Some people like to photograph penguins; I like to photograph snowflakes. Now you’d think that living in Kodiak, Alaska would provide ample opportunities to capture snowflakes with one’s camera. After all, we share the same latitude with Stockholm, Sweden.
Ah, but Kodiak Island’s weather is influenced by the warmish Japanese current, so we often end up with snow that resembles giant cotton balls; not the exquisite, 6-sided snowflakes you see in children’s books.
So to find snowflakes I must head north to Anchorage; more specifically, to Janet and Jerry George’s house. Once there, I set up my microscope + camera under a tarp, which has been draped over two sawhorses. It’s not the Ritz, but it works.
When the snow is falling, I spend as much time as I can outside. To dress for the part, I zip, button, snap and Velcro on many layers of clothes. I could pass as the Michelin man’s sister. Then I get to work, using a tiny paintbrush to transfer each snowflake to a glass microscope slide. After double-checking the focus, I snap the picture. I spend a lot of time on my knees, and all this must be accomplished within seconds. Oh, and I breathe out of the side of my mouth, like a swimmer. When I no longer can feel the shutter release button with my fingers, I retreat indoors to warm up, grab a fresh camera battery, use the bathroom…
On Day One, the flakes were not great: covered with frozen water droplets which gave the snowflakes a warty appearance. Time for a break. Janet must have been watching me through the kitchen window. She met me at the door. “Come on in and have some coffee. Fresh pot. I also have these new Dove bars. Dark chocolate with almonds.”
I pulled off a glove with my teeth and reached for a candy. Fumbling a bit, I peeled off the purple foil wrapper and noticed a message printed on the inside. It read: “Renew your sense of discovery.”
“Mine says, ‘Feel free to be yourself,’ Janet said. We both laughed.
The next day, after chasing snowflakes for hours and then sitting down to a savory dinner of scallops (topped with marmalade and caramelized onions), Janet set a small dish of Dove bars on the table. “Just a little sweet to finish the meal.”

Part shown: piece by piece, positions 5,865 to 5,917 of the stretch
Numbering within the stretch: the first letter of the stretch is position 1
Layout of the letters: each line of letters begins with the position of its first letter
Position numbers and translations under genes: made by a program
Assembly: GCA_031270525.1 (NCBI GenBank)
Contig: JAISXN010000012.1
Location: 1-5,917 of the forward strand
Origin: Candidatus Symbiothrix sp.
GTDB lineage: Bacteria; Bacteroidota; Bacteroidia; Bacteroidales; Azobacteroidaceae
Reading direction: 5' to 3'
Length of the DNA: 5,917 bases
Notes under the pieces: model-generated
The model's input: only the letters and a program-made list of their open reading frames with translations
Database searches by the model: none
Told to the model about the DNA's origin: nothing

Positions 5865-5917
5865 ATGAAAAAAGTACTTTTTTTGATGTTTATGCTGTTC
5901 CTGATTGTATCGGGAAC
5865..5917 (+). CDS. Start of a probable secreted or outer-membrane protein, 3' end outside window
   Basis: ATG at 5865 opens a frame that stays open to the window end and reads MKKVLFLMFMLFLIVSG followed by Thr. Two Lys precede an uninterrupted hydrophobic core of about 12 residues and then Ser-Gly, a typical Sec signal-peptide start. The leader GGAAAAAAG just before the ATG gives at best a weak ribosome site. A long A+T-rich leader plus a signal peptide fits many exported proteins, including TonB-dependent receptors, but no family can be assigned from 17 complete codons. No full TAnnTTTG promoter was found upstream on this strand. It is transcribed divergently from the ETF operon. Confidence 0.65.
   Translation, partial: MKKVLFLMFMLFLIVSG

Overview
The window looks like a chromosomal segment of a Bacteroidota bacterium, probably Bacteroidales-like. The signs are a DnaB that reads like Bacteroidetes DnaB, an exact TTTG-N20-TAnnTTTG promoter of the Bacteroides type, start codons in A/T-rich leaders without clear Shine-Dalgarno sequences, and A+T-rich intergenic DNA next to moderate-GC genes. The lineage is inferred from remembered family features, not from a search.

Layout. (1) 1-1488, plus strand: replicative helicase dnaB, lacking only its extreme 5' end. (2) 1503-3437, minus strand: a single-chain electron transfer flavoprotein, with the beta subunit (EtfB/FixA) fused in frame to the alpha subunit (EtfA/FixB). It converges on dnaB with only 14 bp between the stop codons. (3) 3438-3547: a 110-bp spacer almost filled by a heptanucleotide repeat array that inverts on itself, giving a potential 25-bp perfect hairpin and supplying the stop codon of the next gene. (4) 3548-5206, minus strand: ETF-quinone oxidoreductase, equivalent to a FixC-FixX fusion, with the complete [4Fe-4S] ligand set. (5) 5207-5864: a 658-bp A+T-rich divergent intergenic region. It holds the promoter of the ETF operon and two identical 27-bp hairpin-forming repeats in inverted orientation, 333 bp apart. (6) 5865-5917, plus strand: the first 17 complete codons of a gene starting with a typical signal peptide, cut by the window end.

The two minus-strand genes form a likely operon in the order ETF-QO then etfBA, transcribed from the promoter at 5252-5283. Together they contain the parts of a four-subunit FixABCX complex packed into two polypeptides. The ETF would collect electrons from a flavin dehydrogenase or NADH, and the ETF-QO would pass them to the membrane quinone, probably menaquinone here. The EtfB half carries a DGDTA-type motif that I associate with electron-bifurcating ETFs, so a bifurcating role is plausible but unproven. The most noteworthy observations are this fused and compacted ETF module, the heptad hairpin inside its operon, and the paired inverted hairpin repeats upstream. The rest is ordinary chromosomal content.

We unwrapped our candies. “Satisfy your sense of surprise,” Janet announced. Mine was, well, a little vague: “Stir your sense of pleasure.” Hmm, okay.
The third day began at 3:30 in the morning after I woke up, sensing a good flurry was happening. I suited up and headed out the door onto the deck. The air was still. An owl who-who-ed from a tree close by. Snow crystals fell like mini tumbleweeds, shimmering like tiny mirrors reflecting moonlight. For 30 minutes I collected and photographed prisms, plates, stars and yes, the tree-like, stellar dendrites as the classic snowflakes are called. I even saw a rare, 12-sided snowflake.
Then it was over, just like that as the falling snowflakes started taking on the form of tiny white poppy seeds. Then a strong breeze blew snow all over my equipment. Still, I didn’t mind. I was ecstatic, having witnessed and photographed Nature’s magic. I opened the sliding glass door and stepped inside.
A little while later, Janet appeared in her nightshirt. “Coffee?”
As Janet massaged Pigafetta (the cat’s) neck and sipped coffee, I described the 12-sided snowflake and the beautiful, jewel-like plates.
Janet smiled and pushed the bowl of Dove bars towards me. We both selected one and peeled off the red foil. The words printed inside seemed to leap off the wrapper. I looked up at Janet. Her eyes were sparkling with playful delight.
Here’s what both of our Dove bar “fortunes” said:
“Catch snowflakes on your tongue.”
To see more of my snowflake and snow crystal images, visit my Snowflakes and snow crystals gallery. (You can even get yourself a snowflake mouse pad!)
To search for images on my website:
Thank you for stopping by,